The Irish Government has been accused of displaying “incredible incompetence” over migration issues by the leader of opposition party, Sinn Fein.

Party leader Mary Lou McDonald told the Irish parliament: “At a time when we need calm and an assured response, we get panic. At a time when we need competence and clear communication, we get contradiction.

“This has been a feature confirming the widespread view that your Government is not on top of issues relating to migration, that nobody competent is in charge.

“Scrambling around to turn hotels, B&Bs, office blocks into Direct Provision centres or having tents line the length of Mount Street in Dublin are not the hallmarks of a well-managed system.”

She added: “Your government says that you have an agreement with Britain, the British government saying that you do not. Which is it? If you do have such an agreement, has the Irish state made use of this agreement?

“You’ve actually managed to spread this confusion now to between two governments, about an agreement which exists or does not exist. Which is it?”

Mr Harris denied there was any confusion, saying there is a Common Travel Area between the United Kingdom and Ireland.

“As you know, better than most I would imagine, that is a really important Common Travel Area,” Mr Harris added.

“It’s something we value and as you also know, that when Britain made the decision to leave the European Union there was an agreement put in place, one that indeed has been confirmed by the British Government today in relation to an operating agreement for migrants, for refugees to be returned in both directions.

Irish migration
Tents housing asylum seekers near to the International Protection Office, in Dublin (PA)

“I have no intention whatsoever of this country being dragged into politics in Britain, I’m very well aware of politics in Britain, they can have their migration policy, and they can do what they wish in relation to that.

“We have ours and ours is a rules-based firm migration system that endeavours to provide assistance to people in humanitarian need, but also one that has to make it clear to people that if they don’t have a right to be here, that they need to be asked and leave more quickly.”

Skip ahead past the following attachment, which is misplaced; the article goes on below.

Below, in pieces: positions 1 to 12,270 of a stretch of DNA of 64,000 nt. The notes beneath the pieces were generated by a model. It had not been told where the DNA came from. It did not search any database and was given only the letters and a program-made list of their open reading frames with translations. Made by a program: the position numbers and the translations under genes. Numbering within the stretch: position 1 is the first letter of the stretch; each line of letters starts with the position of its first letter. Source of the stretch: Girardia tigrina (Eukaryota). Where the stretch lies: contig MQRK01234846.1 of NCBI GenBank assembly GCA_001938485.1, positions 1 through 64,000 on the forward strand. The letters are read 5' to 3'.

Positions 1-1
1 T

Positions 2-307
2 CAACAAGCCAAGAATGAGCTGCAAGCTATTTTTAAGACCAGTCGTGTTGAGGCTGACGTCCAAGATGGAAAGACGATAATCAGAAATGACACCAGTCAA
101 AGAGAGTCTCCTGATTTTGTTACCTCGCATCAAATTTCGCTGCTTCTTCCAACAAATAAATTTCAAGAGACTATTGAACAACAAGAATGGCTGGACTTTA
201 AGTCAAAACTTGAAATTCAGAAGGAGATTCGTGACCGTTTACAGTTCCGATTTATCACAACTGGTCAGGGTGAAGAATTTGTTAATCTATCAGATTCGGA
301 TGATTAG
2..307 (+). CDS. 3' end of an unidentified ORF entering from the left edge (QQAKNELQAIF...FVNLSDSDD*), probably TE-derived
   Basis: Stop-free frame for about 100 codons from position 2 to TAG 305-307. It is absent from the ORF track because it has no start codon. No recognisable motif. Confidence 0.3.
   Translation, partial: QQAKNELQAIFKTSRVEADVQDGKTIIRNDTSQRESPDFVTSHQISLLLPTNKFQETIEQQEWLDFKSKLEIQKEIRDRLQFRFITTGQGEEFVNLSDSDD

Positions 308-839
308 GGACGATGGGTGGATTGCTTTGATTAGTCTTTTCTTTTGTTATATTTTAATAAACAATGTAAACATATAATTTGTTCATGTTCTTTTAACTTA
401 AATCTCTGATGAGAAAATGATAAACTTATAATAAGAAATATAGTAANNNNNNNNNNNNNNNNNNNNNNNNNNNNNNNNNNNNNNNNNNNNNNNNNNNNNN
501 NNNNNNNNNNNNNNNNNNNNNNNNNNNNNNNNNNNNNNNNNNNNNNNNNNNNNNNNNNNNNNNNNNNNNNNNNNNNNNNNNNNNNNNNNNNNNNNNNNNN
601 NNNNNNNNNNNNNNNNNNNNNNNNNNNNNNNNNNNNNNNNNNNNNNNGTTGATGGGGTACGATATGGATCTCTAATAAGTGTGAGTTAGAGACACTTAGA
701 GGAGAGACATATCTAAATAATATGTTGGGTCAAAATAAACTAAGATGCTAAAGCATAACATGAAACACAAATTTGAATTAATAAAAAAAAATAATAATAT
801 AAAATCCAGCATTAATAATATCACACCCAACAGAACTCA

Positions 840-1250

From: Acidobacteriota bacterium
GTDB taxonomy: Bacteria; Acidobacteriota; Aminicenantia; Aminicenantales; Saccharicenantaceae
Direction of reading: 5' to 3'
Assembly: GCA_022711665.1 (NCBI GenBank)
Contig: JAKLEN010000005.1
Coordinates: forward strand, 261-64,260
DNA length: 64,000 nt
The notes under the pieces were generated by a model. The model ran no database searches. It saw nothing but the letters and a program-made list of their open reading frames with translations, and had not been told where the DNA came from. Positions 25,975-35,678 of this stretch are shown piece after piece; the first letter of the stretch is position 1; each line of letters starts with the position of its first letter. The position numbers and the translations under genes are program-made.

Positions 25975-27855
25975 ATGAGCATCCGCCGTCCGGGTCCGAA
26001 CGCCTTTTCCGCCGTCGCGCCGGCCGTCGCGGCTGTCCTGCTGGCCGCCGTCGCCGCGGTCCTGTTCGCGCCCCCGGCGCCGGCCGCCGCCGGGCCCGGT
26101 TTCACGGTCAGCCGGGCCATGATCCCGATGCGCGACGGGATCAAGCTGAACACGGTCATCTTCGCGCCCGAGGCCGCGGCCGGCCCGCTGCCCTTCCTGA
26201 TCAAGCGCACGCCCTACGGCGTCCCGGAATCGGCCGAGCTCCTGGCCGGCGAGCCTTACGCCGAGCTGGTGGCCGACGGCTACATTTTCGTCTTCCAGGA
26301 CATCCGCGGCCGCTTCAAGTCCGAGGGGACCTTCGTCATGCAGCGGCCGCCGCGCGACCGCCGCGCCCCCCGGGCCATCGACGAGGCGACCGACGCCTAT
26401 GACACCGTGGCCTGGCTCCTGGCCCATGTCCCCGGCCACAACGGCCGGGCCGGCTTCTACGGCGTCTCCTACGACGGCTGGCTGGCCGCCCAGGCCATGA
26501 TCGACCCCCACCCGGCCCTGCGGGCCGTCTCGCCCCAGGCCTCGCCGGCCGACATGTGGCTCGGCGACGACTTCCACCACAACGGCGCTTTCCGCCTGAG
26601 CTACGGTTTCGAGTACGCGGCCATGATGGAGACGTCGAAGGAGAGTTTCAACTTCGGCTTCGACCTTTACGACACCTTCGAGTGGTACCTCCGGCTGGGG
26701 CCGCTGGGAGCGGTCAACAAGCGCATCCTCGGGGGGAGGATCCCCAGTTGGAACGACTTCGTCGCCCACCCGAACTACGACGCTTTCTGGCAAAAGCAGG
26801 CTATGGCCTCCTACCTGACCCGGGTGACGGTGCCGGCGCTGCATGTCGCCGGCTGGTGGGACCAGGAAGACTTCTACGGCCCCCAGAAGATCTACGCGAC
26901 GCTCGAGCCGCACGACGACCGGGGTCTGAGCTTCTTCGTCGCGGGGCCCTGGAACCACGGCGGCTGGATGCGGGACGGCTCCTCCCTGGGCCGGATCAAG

Mr Harris added: “We also have every right when countries enter agreements, that those agreements are honoured. This is a country that honours our agreements and I’ve said very clearly that the British Government has acknowledged that there are operational arrangements in place. I welcome that fact.

“I’m very clear that those operational agreements are in place under the Common Travel Area. And I’m very clear that we’re going to legislate to have absolute clarity so that it can work. But I’m also really clear that it’s only one of a number of things we need to do.”

Labour leader Ivana Bacik said the Government’s immigration plan has “failed”.

“The clearest evidence of that failure is just around the corner. Hundreds of people sleeping in tents and makeshift shelters in desperately unsanitary conditions on Mount Street,” she added.

There has been an increase in the number of asylum seekers arriving in Ireland in recent years, with up to 16,000 new arrivals projected to arrive every year, up from between 3,000-5,000 between 2015-2019.

As Ireland struggles to boost housing supply after falling behind during the economic crash, the influx has put more pressure on the State to house people as their asylum claim is processed.

The Irish government has implemented a number of migration policies in recent weeks, including paring back the offering to Ukrainian refugees who are automatically granted asylum.

A makeshift camp has sprung up at the International Protection Office in Dublin city as more than 1,700 asylum seekers have been left without an offer of accommodation from Ireland.